Chapter 05 The Railway Office

England's railroads grew at such a phenomenal rate that the city of London was overwhelmed, and never managed to build a central station. Instead, each of the lines, built by private firms, ran their tracks as far into London as they could manage, and then erected a terminus. But in the mid-century this pattern was coming under attack. The dislocation of poor people, whose dwellings were demolished to make way for the incoming lines, was one argument; another focused on the inconvenience to travelers forced to cross London by coach to make connections from one station to another in order to continue their journey.

In 1846, Charles Pearson proposed, and drew plans for, an enormous Central Railway Terminus to be located at Ludgate Hill, but the idea was never adopted. Instead, after the construction of several stations--- the most recent being Victoria Station and King's Cross, in 1851--- there was a moratorium on further construction because of the fury of public debate.

Eventually, the concept of a central London terminus was completely abandoned, and new outlying stations were built. When the last, Marylebone Station, was finished in 1899, London had fifteen railroad terminals, more than twice that of any other major city in Europe; and the bewildering array of lines and schedules was apparently never mastered by any Londoner except Sherlock Holmes, who knew it all by heart.

The mid-century halt in construction left several of the new lines at a disadvantage, and one of these was the South Eastern Railway, which ran from London to the coastal town of Folkestone, some eighty miles away. The South Eastern had no access to central London until 1851, when the London Bridge Terminus was rebuilt.

Located on the south shore of the Thames River near its namesake, London Bridge was the oldest railway station in the city. It was originally constructed in 1836 by the London & Greenwich Railway. Never popular, the station was attacked as "inferior in design and conception" to such later stations as Paddington and King's Cross. Yet when the station was rebuilt in 1851, the Illustrated London News recalled that the old station had been "remarkable for the neatness, artistic character, and reality of its facade. We regret, therefore, that this has disappeared, to make room, apparently, for one of less merit."

This is precisely the kind of critical turnabout that has always frustrated and infuriated architects. No less a figure than Sir Christopher Wren, writing two hundred years earlier, complained that "the peoples of London may despise some eyesore until it is demolished, whereupon by magick the replacement is deemed inferior to the former edifice, now eulogized in high and glowing reference."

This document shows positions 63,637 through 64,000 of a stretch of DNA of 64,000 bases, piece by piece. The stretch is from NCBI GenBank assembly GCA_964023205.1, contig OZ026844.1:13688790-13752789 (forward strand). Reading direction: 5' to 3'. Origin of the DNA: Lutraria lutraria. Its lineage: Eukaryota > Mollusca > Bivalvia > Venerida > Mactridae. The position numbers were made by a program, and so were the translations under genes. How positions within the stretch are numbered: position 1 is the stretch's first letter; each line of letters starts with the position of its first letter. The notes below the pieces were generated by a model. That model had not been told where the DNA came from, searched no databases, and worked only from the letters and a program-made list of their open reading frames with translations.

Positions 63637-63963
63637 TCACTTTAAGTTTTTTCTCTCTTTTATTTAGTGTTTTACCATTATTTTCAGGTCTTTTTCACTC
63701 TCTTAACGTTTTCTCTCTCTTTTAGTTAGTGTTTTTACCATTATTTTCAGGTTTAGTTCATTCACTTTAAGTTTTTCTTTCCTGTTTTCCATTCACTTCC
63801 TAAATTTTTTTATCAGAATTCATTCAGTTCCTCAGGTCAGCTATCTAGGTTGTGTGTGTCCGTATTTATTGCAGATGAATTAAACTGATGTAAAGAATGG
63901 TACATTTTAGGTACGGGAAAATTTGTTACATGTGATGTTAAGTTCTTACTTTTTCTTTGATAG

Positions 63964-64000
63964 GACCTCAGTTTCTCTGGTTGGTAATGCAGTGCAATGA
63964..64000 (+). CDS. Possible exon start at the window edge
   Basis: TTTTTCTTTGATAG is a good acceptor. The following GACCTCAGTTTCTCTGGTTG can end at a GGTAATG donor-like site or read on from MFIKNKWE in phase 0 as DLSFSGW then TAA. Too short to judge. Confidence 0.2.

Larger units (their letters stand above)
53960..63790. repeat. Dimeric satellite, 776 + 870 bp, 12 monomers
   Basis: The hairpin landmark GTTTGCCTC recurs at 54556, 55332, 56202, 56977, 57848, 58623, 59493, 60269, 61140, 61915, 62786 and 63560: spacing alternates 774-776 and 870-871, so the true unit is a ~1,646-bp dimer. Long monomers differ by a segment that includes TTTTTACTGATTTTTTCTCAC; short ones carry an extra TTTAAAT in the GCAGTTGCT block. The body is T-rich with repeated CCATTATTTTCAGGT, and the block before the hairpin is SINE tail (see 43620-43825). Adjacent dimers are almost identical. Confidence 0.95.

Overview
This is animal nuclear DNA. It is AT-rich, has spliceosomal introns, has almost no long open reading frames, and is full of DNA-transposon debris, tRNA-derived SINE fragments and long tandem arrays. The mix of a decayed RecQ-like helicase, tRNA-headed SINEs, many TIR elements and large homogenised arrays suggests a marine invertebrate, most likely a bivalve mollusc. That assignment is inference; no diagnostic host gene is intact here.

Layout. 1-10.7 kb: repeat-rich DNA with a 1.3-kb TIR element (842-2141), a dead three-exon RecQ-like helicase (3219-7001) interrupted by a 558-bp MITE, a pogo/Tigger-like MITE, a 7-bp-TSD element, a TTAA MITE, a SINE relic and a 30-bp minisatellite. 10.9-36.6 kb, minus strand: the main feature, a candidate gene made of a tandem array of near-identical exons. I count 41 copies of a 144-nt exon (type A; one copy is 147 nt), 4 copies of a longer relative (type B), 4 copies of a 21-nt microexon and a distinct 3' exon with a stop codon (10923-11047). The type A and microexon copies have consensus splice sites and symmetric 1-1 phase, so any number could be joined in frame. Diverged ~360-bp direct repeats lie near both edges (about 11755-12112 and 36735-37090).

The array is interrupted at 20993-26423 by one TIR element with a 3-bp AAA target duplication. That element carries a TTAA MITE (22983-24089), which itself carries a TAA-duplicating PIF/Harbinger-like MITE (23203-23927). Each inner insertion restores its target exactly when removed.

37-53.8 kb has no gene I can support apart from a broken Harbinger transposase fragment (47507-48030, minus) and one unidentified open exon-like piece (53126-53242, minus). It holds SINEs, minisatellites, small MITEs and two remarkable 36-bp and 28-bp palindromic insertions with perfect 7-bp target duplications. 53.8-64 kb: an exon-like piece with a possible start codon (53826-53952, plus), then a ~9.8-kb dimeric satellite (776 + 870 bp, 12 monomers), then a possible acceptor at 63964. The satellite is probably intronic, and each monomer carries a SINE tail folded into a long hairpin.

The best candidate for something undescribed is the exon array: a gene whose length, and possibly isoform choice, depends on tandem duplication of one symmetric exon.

Yet one must admit that the new London Bridge Terminus was most unsatisfactory. Victorians regarded the train stations as the "cathedrals of the age"; they expected them to blend the highest principles of aesthetics and technological achievement, and many stations fulfill that expectation with their high, arching, elegant glass vaults. But the new London Bridge Station was depressing in every way. An L-shaped two-story structure, it had a flat and utilitarian appearance, with a row of dreary shops under an arcade to the left, and the main station straight ahead, unadorned except for a clock mounted on the roof. Most serious, its interior floor plan--- the focus of most earlier criticism--- remained wholly unaltered.

It was during the reconstruction of the station that the South Eastern Railway arranged to use the London Bridge Terminus as the starting point for its routes to the coast This was done on a leasing arrangement; South Eastern leased tracks, platforms, and office space from the London & Greenwich line, whose owners were not disposed to give South Eastern any better facilities than necessary.

The traffic supervisor's offices consisted of four rooms in a remote section of the terminal--- two rooms for clerks, one storage area for valuable checked items, and a larger office for the supervisor himself. All the rooms had glass frontings. The whole suite was located on the second floor of the terminus and accessible only by an ironwork staircase leading up from the station platform. Anyone climbing or descending the stairs would be in plain view of the office workers, as well as all the passengers, porters, and guards on the platforms'below.

The traffic supervisor was named McPherson. He was an elderly Scotsman who kept a close eye on his clerks, seeing to it that they did no daydreaming out the window. Thus no one in the office noticed when, in early July, 1854, two travelers took up a position on a bench on the platform, and remained there the entire day, frequently consulting their watches, as if impatient for their journey to begin. Nor did anyone notice when the same two gentlemen returned the following week, and again spent a day on the same bench, watching the activity in the station while they awaited their train, and frequently checking their pocketwatches.

In fact, Pierce and Agar were not employing pocketwatches, but rather stopwatches. Pierce had an elegant one, a chronograph with two stopwatch faces, with a case of 18-karat gold. It was considered a marvel of the latest engineering, sold for racing and other purposes. But he held it cupped in his hand, and it attracted no notice.

After the second day of watching the routine of the office clerks, the changes of the railway guards, the arrival and departure of visitors to the office, and other matters of importance to them, Agar finally looked up the iron staircase to the office and announced, "It's bloody murder. She's too wide open. What's your pogue up there, anyway?"

"Two keys."

"What two keys is that?"

"Two keys I happen to want," Pierce said.